A whaleboat is a type of open boat that was used for catching whales, or a boat of similar design that retained the name when used for a different purpose. Some whaleboats were used from whaling ships. Other whaleboats would operate from the shore. Later whaleboats usually could operate under sail or oar - American whaling crews in particular obtained better results by making their first approach to a whale under sail, then quickly unstepping the mast and using oars thereafter.

A modern copy of a whaleboat at Mystic Seaport. The mast is stowed with its heel under the after thwart and resting on the gunwale on the starboard quarter. The 2 tubs containing the whale rope are in the after half of the boat, and the rope is led round the loggerhead and then forward to the bow, between the chocks. The harpoons are already attached to the rope.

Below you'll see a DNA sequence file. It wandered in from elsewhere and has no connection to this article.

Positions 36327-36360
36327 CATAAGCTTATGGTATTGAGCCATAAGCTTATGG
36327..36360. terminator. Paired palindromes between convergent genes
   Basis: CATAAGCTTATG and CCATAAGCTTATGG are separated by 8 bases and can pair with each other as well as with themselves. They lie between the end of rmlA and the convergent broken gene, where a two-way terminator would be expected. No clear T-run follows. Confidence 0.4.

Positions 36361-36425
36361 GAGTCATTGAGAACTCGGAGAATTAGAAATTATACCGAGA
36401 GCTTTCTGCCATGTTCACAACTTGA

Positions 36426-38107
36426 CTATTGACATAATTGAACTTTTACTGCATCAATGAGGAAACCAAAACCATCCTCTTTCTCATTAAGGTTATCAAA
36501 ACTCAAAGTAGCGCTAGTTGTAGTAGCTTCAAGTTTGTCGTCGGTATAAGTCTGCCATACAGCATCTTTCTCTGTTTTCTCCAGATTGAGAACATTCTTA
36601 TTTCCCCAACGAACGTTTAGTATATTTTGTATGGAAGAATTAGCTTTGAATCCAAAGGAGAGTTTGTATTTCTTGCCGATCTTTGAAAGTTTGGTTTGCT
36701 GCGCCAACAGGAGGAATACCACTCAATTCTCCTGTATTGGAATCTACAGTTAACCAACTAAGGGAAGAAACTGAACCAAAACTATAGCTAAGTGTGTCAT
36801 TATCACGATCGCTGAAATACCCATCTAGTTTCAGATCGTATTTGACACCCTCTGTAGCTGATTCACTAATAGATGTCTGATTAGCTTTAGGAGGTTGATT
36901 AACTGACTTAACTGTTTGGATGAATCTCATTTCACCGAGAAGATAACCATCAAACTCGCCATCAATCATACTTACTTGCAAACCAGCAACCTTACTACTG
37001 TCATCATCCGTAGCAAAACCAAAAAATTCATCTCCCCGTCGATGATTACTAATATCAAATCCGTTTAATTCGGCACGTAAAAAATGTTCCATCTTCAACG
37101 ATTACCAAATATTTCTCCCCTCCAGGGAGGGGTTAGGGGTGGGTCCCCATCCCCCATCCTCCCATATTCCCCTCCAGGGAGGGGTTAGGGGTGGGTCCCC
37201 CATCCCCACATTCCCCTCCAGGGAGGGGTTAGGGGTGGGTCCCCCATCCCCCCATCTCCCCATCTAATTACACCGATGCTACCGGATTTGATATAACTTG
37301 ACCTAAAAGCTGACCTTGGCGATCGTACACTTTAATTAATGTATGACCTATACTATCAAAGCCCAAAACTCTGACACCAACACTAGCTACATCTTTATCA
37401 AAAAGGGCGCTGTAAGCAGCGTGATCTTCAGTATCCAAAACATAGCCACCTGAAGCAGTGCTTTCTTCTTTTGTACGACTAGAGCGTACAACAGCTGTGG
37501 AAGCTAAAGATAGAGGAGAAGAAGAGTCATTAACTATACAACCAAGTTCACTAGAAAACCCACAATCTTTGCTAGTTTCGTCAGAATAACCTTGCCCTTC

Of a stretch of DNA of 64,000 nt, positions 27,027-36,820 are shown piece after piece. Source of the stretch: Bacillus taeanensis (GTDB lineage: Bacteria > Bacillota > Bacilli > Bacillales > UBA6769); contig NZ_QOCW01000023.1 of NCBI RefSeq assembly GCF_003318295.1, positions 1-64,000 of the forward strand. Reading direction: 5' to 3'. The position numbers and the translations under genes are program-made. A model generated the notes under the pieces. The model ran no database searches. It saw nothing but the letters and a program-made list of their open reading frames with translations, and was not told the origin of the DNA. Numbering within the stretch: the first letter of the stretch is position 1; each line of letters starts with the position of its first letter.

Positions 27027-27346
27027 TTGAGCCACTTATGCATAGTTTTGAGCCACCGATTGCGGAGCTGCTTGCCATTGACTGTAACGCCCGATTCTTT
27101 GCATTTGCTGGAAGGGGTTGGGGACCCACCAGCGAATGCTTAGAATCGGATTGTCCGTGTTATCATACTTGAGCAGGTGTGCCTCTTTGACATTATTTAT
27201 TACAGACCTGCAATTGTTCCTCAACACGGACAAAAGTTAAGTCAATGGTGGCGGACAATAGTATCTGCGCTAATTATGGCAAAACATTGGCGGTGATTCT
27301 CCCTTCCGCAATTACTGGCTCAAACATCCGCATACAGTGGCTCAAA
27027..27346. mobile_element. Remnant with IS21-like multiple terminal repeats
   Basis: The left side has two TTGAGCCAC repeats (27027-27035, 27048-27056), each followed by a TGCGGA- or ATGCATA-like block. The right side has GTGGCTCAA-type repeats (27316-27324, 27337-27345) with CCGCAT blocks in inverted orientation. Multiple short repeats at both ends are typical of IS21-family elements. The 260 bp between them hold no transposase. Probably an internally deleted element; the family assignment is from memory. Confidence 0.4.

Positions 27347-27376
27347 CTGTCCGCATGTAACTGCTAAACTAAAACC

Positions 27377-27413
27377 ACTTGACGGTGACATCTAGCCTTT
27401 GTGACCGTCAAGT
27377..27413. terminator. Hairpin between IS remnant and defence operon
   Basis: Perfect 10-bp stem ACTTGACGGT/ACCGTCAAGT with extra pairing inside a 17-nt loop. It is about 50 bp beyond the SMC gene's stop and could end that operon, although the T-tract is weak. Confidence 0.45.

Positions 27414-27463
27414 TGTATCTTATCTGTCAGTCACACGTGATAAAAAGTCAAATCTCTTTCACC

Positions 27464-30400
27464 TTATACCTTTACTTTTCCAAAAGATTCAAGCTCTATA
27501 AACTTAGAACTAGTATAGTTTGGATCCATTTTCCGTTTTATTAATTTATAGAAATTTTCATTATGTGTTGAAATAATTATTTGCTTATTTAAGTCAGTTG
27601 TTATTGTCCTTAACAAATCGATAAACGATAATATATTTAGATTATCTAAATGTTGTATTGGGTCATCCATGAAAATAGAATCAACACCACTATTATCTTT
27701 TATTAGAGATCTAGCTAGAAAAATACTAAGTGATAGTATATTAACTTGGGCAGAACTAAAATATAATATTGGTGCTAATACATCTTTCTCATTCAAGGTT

Whaleboat aboard the whaling ship Charles W. Morgan at Mystic Seaport

Most whaleboats have double-ended[lower-alpha 1], clinker-built hulls of light construction. The hulls were narrow and with sharp ends to achieve the best possible speed for the length of waterline. Length was between 27 and 31 feet. Beam was just over a fifth of the length. Typically they were propelled by five oars when rowed, and stepped a single removable mast when under sail. A rudder was used when under sail and a steering oar when the boat was rowed. The latter provided the manoeuvrability needed when closing with a harpooned whale.

Outside of whaling, whaleboats were well thought of for their seaworthiness and as a useful compromise between optimisation for sail or oar. They were therefore used as a type of ship's boat and for other utility purposes. Many of these derivative types varied from the whale-hunting types to some extent - for instance the Montagu whaler was a somewhat sturdier version with slightly fuller lines, but still retaining, for example, the five oars, clinker build, double ends and a reputation for seaworthiness.

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